Our view is that given choices, more people will come to the area to buy than the total of the individual sites would attract. Have you ever wanted fast food, and the best way to solve the family’s needs was to go to a cluster so the kids could have McDonalds, and you could have KFC or Pizza Hut?
Our view has been that in general, working in a cluster has been a ‘friend’ where as being one or two kilometers from a cluster of like goods acts as a ‘foe’, as the power of the cluster attracts more business away from you.
A good deal of retail development at the moment is in building new ‘homemaker centres’, where like stores congregate, and attract people to the area with common needs of purchasing for their house. Many new homemaker centres are exceeding what both we and our clients expected to sell in the initial opening period.
The only exceptions (or where we have felt it diminishes) are where you are by far the strongest in the market, and you may be bringing competition to you, so that they are running off your coat tails. The case we have felt this occurring is Telstra stores where Optus, Vodaphone, 3 etc benefit from the power that Telstra has due to its market share and presence.
The reality of selecting a commercial site
The first thing you learn is all real estate agents are optimists. The reality is they will advise you that the site you are seeking will be hard to find, and that they have the perfect opportunity, (normally if you sign up quickly).
Reality is that out of about 20 stores you will see, probably only one or two will truly meet your requirements.
I normally recommend you write a ‘property guideline’ that you can show agents and others what you are seeking.
At Caltex, we would be offered about three or four ‘opportunities’ a week. The oil industry works to some reasonably clear parameters, and it was just a matter of filtering real opportunities from time wasting ones.
My property guidelines to address the following types of issues:
Once this was all formed in the property guideline, it was willingly sent to all agents, developers and other interested parties we knew.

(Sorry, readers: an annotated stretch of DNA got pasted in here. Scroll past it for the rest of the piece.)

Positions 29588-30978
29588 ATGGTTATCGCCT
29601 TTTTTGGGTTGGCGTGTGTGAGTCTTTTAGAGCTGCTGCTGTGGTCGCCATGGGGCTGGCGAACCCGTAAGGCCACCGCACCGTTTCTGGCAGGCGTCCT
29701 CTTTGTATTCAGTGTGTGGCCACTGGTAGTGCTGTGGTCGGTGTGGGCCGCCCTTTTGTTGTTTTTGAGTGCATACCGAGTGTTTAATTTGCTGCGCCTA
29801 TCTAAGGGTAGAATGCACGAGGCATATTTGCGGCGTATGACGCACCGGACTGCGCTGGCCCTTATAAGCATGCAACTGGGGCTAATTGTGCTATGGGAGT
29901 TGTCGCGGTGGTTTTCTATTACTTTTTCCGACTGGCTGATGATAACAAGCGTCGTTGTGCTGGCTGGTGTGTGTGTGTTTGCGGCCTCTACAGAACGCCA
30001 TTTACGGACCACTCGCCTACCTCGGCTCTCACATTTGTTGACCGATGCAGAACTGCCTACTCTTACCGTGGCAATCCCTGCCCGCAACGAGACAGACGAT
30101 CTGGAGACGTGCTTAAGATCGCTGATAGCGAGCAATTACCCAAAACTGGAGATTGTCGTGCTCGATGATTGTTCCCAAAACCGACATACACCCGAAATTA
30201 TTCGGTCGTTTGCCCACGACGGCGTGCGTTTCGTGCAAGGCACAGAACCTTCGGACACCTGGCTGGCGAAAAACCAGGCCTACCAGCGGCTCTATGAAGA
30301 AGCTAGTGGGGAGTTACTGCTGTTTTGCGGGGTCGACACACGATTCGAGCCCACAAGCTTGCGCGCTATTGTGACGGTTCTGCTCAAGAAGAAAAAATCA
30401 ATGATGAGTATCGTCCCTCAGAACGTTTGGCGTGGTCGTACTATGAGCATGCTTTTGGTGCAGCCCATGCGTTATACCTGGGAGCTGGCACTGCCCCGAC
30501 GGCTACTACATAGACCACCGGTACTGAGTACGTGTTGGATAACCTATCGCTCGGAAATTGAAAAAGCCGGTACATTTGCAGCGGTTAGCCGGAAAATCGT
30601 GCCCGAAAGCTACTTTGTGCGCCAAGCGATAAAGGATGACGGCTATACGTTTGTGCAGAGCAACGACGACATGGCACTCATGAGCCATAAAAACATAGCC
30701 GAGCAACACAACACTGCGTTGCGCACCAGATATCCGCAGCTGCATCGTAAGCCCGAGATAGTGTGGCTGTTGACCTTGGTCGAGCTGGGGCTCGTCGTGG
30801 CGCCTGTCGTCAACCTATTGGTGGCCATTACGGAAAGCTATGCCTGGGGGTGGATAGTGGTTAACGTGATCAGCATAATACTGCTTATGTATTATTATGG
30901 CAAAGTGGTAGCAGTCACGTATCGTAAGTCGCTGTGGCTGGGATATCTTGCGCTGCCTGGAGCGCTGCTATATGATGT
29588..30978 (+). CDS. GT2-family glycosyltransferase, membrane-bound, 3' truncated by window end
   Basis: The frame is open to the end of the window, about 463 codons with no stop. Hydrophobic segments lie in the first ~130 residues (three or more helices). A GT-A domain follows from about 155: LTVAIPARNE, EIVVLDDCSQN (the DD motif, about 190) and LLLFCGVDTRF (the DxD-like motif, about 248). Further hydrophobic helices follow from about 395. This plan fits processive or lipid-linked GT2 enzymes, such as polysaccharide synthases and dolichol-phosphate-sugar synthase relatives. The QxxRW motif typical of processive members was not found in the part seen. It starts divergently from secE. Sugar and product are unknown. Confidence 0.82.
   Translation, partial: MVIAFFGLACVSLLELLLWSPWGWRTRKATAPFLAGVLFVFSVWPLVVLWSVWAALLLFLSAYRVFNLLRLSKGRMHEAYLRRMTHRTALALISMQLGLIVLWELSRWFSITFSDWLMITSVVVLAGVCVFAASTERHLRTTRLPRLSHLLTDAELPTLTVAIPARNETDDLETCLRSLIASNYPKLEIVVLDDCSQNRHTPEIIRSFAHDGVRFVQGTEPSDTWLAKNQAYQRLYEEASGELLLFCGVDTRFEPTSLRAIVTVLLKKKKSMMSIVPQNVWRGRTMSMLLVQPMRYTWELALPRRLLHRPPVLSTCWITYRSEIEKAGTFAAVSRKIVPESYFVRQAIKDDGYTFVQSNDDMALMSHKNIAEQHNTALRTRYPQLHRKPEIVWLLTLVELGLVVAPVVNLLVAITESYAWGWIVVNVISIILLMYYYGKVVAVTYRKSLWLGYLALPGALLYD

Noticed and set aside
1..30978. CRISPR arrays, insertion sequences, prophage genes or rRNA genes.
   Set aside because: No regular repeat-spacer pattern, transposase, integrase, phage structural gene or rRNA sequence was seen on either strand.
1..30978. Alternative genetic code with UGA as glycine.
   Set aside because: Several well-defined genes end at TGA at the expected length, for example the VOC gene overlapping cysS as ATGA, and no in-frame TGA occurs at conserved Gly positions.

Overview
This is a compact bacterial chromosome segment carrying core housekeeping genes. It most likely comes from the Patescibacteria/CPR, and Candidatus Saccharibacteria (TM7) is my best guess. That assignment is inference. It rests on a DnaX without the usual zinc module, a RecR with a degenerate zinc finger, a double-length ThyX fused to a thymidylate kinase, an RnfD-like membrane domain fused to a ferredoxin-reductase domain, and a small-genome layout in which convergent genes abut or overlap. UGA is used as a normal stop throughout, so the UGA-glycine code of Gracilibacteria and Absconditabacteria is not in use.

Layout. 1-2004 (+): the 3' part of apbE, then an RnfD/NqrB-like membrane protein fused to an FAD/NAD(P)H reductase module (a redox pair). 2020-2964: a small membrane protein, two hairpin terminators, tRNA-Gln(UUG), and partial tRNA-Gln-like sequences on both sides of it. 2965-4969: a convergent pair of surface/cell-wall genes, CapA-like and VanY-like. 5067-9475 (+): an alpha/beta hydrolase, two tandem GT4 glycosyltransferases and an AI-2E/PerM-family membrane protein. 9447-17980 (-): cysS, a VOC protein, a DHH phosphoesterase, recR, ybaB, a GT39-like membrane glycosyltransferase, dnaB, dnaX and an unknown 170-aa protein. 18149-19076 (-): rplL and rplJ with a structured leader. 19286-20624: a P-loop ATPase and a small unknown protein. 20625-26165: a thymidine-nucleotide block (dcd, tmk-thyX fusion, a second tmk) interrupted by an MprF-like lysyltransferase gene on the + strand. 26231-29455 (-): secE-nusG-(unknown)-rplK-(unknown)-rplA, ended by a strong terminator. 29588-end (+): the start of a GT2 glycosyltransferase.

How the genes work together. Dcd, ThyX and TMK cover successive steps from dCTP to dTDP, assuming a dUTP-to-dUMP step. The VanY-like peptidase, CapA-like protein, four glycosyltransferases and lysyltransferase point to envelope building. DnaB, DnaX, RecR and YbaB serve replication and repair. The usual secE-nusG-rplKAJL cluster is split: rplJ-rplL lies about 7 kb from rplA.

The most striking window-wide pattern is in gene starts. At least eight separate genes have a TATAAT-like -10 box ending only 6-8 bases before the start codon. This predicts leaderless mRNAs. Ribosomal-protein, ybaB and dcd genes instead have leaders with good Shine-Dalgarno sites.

If you are looking for a store in a shopping centre or a strip, you can make out your own list of what you are seeking, and then I suggest you be strong, and stick to it until you find the suitable site for your business.
There is no magic formula to selecting a commercial site, rather a process you need to follow and a line of thinking to make sure the site you finally select meets all the criteria YOU feel is essential for your new business venture.
I cannot tell you to look at the left hand side compared to the right hand side of the road, or look for the busiest, most expensive store in a shopping centre compared to the $2 discount store at the back.
What I can tell you is THINK on what your business is about and try and match as best you can the commercial sites being offered to yours and your customer’s needs. There will always be the attraction of a better/bigger site – at more rent, and you have to evaluate that to your REAL needs, not the sales pressure being placed on you by a leasing agent.
Good Luck Grasshopper!
Appendix – Terms Used
GLAR – Gross Leasable Area Retail
Shopping centre term for how large a Centre is based on the total area that is leased to retailers.
MAT – Moving Annual Turnover
12 month figure telling us the total dollars have been sold by all the retailers in a Centre.
Both the figures above are available through the Property Council of Australia in books they print and sell. The input for these comes from the shopping centre owners, who are normally members of the Property Council of Australia.
MAT figures are normally derived from the individual retailer’s figures as they normally have to disclose their sales to their Lessors as part of the lease conditions.
Peter Buckingham is the Managing Director of Spectrum Analysis Australia. He is a certified Management Consultant, and a Fellow of the FCA and IMC.